One lamentable feature of the contemporary West is the ruthless efficiency of the nanny state. It works overnight. You wake up, slouch over your coffee and corn flakes, and read of the new Bad Thing that must be stopped Right Now. In Britain, the latest activity slated for oblivion is smoking in public parks. Readers, I’m sure, do not need to be reminded that parks are outdoor places; the traditional excuse of “secondhand smoke” does not appear to apply (although it is possible to find “studies” on the dangers of “thirdhand smoke”).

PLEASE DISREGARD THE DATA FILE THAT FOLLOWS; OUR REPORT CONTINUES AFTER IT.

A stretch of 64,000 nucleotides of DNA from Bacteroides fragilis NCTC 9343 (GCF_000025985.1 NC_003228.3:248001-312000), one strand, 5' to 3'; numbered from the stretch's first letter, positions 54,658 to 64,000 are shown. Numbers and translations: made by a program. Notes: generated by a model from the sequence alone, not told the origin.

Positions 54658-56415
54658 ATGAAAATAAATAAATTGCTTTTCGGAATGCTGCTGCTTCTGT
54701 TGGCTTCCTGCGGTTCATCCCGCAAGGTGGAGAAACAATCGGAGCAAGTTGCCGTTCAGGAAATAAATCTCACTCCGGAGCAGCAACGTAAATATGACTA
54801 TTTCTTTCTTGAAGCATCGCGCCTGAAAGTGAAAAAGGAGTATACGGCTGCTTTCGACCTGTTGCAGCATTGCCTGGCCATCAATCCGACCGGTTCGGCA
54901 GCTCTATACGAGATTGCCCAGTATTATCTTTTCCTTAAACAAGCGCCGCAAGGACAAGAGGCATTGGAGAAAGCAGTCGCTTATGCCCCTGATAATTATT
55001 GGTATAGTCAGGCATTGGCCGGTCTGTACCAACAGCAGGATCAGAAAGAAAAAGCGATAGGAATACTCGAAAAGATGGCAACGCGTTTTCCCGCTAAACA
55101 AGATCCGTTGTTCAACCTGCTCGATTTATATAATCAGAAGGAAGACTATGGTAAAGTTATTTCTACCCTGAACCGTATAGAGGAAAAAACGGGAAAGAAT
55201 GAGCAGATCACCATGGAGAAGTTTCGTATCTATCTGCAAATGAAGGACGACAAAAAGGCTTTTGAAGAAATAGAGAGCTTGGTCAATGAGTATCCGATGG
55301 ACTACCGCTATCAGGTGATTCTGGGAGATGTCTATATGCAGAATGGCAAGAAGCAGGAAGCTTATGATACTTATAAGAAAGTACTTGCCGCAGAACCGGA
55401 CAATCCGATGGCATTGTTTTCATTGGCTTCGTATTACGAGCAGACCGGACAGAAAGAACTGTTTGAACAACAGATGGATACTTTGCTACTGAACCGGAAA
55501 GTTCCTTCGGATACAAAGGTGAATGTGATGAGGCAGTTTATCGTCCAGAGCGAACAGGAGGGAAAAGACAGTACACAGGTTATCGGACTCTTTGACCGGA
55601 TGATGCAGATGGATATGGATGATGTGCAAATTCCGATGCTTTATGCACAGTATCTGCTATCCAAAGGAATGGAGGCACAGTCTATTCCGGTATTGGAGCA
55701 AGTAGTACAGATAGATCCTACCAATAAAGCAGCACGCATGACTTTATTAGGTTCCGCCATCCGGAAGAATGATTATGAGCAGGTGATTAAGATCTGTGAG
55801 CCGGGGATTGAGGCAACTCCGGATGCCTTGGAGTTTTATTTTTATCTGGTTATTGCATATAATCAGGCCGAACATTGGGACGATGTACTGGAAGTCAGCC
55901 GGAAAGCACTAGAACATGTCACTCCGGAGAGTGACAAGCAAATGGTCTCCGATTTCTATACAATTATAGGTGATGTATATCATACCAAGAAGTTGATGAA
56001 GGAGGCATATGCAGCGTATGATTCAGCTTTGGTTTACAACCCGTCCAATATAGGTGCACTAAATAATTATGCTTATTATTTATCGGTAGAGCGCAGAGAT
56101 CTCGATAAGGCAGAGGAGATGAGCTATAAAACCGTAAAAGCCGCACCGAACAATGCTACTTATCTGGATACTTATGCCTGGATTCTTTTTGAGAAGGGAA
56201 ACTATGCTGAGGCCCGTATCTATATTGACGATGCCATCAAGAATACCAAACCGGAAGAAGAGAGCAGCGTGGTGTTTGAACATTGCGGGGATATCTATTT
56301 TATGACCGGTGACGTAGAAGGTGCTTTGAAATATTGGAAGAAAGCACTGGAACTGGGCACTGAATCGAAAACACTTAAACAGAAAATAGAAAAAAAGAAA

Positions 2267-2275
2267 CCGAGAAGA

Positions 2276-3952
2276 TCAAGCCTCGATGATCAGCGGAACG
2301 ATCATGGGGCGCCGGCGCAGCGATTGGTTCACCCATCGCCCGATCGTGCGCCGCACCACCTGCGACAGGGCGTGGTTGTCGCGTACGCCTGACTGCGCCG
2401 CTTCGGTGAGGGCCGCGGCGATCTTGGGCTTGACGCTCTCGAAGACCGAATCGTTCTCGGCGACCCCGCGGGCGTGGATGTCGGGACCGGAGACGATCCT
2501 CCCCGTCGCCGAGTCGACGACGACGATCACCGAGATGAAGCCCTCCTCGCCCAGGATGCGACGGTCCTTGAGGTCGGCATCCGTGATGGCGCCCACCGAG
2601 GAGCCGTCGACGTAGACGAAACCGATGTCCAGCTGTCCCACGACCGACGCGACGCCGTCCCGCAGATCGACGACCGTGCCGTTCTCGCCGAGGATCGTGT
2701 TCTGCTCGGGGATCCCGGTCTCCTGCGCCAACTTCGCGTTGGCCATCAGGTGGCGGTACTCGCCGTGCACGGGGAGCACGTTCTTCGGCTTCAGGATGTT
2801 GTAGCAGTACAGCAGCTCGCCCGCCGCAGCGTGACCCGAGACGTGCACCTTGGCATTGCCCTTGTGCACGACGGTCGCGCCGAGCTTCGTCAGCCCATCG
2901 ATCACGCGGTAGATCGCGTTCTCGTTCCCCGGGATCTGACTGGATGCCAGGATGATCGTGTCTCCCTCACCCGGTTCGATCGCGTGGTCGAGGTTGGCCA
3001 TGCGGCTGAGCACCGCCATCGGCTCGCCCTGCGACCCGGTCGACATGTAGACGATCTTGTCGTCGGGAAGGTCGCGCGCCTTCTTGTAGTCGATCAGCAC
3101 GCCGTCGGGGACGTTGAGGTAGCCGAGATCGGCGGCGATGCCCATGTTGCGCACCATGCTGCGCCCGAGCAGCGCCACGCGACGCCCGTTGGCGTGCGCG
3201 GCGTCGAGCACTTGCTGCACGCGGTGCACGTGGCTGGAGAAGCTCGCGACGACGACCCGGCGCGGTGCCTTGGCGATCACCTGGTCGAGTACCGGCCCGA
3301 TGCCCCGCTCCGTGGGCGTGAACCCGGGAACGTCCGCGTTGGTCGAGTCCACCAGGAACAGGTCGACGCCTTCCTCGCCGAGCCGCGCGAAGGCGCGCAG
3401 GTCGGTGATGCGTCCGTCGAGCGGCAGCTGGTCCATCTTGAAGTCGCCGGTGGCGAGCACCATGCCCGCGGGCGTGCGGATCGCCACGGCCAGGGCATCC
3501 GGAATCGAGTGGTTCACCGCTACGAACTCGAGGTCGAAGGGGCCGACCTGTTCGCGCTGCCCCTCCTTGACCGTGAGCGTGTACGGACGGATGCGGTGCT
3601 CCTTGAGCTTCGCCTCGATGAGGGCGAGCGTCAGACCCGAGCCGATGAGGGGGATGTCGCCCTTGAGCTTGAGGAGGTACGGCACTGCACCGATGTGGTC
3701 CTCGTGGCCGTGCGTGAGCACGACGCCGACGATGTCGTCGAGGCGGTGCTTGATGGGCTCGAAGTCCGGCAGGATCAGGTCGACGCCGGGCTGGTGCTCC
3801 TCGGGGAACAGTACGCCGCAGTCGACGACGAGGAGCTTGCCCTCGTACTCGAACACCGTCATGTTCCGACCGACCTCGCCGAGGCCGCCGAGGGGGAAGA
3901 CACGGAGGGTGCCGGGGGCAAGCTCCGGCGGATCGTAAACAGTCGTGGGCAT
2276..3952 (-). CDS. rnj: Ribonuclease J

Nevertheless, British officials moved quickly. In September 2013, the mayor of London, alleged conservative Boris Johnson, ordered a “major review of health in the capital,” according to The Independent. The results are already in: Lord Darzi, Britain’s former health minister and the appointed chair of Johnson’s special commission, has said smoking needs to be banned in London’s parks and public squares. There is news that ”councils throughout England are also understood to be analysing how the proposals could be applied locally, paving the way for potentially the biggest crackdown on smoking since the Smoke Free legislation of 2007.”